There is considerable interest in applying nitrogen (N) later in the growing season; therefore, farmers and agronomists want to know the best time to sidedress N for a later-season application.
Nitrogen is a major investment in corn production and knowing when corn plants are most responsive to a N application can help farmers determine the optimal application time for the highest return on their investment.
The Bayer Learning Center at Monmouth, IL has been conducting trials over the past four years to evaluate the impact of N sidedress timing.
RESEARCH SITE DETAILS
|Location||Monmouth, IL||Planting Date||4/25/19|
|Soil Type||Silt Loam||Harvest Date||10/9/19|
|Previous Crop||Corn||Potential Yield (bu/acre)||250|
|Tillage Type||Conventional||Seeding Rate (seeds/acre||36.000|
A 114 RM SmartStax® RIB Complete® corn blend product was utilized in the trial.
Nitrogen in the form of 32% UAN (32-0-0) was used as the N source.
- Before planting, 80 lb/acre of N was applied and incorporated.
- Nitrogen was sidedressed with a high-clearance sprayer using 360 Y-DROP® at an application rate of 100 lb/acre with a urease inhibitor at three growth stages:
- V4 (four leaf collars)
- V8 (eight leaf collars)
- VT (tassel)
- The trial consisted of three replications.
UNDERSTANDING THE RESULTS
- In 2019 at this location, sidedressing N at V4 resulted in significantly higher average yields than later timings.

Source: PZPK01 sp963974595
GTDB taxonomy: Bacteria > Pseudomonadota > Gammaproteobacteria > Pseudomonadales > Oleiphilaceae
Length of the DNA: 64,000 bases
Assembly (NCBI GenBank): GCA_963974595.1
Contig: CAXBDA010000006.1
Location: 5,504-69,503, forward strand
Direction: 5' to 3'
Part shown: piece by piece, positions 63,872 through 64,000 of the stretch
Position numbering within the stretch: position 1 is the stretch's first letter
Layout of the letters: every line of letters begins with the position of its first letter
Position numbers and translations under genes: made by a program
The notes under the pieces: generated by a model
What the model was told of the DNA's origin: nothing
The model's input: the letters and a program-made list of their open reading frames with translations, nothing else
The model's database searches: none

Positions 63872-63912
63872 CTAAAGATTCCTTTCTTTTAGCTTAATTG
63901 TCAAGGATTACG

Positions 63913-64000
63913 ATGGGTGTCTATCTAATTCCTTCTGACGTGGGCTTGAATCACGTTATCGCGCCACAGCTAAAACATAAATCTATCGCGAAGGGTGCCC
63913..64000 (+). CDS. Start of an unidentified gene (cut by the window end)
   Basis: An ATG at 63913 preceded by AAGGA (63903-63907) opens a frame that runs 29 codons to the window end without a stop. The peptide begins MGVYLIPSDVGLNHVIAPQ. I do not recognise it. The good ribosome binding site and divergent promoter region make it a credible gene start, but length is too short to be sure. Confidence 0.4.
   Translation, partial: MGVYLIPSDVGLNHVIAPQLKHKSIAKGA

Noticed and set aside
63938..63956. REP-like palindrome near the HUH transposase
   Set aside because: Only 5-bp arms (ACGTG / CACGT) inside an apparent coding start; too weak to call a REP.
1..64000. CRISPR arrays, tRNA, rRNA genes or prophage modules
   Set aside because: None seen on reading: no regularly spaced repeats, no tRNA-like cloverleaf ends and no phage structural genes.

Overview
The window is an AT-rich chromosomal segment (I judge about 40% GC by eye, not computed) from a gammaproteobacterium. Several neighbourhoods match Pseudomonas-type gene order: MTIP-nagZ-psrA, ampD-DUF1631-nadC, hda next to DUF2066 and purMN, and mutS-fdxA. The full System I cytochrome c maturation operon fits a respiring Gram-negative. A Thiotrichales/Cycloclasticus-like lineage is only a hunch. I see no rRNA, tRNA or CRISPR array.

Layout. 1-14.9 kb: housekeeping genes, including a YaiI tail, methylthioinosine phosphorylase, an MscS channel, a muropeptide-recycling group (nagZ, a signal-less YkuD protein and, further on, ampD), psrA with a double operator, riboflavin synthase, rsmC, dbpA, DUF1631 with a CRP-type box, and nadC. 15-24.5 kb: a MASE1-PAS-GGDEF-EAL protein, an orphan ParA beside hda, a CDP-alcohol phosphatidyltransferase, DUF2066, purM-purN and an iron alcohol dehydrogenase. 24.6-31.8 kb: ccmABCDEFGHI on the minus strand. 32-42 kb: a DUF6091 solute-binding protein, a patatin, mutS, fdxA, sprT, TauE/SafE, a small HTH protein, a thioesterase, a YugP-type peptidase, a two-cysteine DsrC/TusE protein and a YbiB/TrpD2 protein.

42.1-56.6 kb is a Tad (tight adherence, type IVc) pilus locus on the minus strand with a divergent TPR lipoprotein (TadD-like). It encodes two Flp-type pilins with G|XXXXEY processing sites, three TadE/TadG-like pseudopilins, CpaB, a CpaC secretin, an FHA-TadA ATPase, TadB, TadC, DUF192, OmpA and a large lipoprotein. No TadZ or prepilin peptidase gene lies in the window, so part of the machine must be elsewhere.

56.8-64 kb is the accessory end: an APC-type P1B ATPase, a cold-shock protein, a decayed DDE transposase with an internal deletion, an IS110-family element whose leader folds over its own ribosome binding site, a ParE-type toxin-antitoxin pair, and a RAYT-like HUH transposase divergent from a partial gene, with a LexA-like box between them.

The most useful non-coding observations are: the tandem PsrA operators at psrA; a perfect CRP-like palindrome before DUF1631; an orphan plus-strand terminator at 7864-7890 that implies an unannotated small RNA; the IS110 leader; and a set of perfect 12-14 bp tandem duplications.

This result may have been due to the cold and wet conditions this spring limiting residue decomposition prior to planting. When temperatures increased after planting, rapid residue decomposition may have reduced N availability for the plants during the early season, as microbes utilize soil N as they decompose the residue.
At this location, front-loading the N application resulted in higher average yields over the past four years.
Including 360 Y-DROP® facilitated timing flexibility and later application of N in taller corn.
The ideal timing of later-season N applications can change from year to year due to weather and environmental conditions.
The presence of residue from the previous crop can interact with N management practices and yield potential.
Individual hybrids may respond differently to N application timing. Consult your local Field Sales Representative or Technical Agronomist for recommendations.